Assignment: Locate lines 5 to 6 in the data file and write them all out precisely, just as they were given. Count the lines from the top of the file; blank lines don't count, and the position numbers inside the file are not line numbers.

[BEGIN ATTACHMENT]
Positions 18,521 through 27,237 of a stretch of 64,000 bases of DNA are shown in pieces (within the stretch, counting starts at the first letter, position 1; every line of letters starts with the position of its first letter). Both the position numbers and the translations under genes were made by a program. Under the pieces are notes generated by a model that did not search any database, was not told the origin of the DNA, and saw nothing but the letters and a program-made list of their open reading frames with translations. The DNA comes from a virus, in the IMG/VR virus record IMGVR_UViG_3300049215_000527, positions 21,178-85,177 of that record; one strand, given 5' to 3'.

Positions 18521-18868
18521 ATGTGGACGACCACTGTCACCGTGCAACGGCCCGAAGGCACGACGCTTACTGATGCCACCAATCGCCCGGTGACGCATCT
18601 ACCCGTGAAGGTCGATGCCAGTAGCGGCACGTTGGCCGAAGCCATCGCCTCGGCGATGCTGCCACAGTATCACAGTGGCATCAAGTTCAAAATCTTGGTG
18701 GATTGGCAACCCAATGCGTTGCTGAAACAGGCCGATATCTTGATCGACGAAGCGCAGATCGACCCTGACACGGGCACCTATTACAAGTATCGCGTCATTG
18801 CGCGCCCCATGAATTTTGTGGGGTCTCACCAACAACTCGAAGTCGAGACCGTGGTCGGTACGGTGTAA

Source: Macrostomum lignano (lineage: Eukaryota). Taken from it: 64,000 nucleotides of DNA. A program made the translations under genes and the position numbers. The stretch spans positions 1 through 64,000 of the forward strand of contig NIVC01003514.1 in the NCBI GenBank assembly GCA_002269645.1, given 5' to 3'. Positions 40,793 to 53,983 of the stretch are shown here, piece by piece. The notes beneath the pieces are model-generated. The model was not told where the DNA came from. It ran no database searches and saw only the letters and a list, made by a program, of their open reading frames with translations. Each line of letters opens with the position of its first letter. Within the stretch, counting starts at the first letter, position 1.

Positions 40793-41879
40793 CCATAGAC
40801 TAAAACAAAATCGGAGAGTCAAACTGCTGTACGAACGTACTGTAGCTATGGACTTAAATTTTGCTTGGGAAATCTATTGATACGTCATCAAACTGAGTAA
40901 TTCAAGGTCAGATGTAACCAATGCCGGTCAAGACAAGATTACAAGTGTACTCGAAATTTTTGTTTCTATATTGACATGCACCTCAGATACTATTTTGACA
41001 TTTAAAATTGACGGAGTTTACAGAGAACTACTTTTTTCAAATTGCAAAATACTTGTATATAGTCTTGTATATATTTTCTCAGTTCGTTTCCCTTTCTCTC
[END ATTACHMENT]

18701 GATTGGCAACCCAATGCGTTGCTGAAACAGGCCGATATCTTGATCGACGAAGCGCAGATCGACCCTGACACGGGCACCTATTACAAGTATCGCGTCATTG
18801 CGCGCCCCATGAATTTTGTGGGGTCTCACCAACAACTCGAAGTCGAGACCGTGGTCGGTACGGTGTAA